Reprinted from VEGETATIO, 107/108.
This book is the second major volume dealing with the fruit/seed/frugivore mutualism, which is an ecological interaction of profound importance in many habitats around the world. This mutualism is particularly well-developed in the tropics, where a majority of trees and shrubs depend on animals for their seed dispersal. Detailed studies of this interaction have only recently begun, and the field is in its infancy. Yet these studies are extremely important for an understanding of how complex ecosystems evolve, how they function, and how they must be managed to preserve their structure and function.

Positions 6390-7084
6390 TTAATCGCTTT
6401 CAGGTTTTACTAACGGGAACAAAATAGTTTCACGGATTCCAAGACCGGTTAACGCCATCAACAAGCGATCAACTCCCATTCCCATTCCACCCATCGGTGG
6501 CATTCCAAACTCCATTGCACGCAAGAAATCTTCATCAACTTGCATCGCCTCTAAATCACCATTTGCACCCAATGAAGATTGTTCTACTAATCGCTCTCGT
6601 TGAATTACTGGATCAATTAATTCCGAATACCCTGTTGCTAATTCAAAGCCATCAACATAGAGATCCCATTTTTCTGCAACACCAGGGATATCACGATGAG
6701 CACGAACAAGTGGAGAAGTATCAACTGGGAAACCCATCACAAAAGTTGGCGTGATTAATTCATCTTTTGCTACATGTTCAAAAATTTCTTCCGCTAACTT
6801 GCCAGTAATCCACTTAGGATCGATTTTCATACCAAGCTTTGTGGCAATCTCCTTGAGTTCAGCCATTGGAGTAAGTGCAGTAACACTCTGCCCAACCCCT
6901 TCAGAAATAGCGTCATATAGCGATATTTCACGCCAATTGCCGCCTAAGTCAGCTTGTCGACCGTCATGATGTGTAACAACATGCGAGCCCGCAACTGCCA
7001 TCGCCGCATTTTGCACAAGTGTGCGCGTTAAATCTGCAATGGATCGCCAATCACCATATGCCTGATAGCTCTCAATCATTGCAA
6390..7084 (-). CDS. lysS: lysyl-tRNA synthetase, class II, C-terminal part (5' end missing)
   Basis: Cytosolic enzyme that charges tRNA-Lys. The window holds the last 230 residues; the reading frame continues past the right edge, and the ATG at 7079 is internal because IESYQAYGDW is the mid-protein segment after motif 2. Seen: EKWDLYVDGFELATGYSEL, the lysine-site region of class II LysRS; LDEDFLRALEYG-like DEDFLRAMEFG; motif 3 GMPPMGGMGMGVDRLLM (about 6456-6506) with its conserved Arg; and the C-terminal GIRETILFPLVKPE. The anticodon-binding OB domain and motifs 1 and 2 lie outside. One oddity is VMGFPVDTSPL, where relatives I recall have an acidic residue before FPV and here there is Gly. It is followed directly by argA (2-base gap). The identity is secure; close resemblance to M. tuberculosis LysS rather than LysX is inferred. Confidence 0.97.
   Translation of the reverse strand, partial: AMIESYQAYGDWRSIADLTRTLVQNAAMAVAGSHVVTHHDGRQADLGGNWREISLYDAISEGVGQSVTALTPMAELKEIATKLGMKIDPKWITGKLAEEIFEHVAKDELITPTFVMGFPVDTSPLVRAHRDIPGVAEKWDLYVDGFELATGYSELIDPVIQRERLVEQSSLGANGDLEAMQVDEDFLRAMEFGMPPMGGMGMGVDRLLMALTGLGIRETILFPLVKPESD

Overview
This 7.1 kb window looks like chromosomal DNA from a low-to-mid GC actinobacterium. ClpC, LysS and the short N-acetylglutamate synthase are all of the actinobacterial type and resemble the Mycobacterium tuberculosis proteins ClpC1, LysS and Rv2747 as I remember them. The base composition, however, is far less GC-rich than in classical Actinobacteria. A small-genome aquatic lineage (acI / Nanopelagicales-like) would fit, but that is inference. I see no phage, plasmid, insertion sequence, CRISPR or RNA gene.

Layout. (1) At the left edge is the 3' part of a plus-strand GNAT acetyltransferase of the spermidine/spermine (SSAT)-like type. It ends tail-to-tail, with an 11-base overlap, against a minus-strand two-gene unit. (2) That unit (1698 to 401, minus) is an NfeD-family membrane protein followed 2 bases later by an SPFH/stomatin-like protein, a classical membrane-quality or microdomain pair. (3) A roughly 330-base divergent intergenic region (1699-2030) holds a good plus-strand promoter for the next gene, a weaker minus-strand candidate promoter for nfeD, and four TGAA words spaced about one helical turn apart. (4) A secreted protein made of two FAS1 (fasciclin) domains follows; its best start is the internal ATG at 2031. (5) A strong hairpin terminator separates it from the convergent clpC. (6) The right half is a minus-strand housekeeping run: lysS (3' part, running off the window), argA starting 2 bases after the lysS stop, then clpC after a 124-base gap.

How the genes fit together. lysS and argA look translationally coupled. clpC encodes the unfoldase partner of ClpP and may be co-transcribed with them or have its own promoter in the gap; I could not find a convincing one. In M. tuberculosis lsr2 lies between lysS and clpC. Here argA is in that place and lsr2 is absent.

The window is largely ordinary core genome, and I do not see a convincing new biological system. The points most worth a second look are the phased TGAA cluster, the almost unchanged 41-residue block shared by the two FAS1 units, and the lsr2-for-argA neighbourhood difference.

Chapters in this book are written by many of the major researchers in the field and deal with the frugivory mutualism from both theoretical and applied perspectives. Major themes include: historical and theoretical aspects of frugivory and seed dispersal, fruiting and dispersal strategies of fleshy-fruited plants, foraging and physiological strategies of frugivores, and the demographic, genetic, and community consequences of seed dispersal. The book is rich in new details about fruits and frugivores stemming from a variety of observational and experimental approaches. it also contains examples of new empirical and theoretical approaches to studying the fruit–frugivore mutualism. Finally, it contains important new perspectives on the conservation of this mutualism.
Because of its breadth and depth, this book is a valuable source of information for advanced as well as beginning students in ecology, evolution and conservation.
Part 1: Historical and Theoretical Aspects of Frugivory and Seed Dispersal
Part 2: Plant Strategies
Part 3: Frugivore Strategies
Part 4: Consequences of Seed Dispersal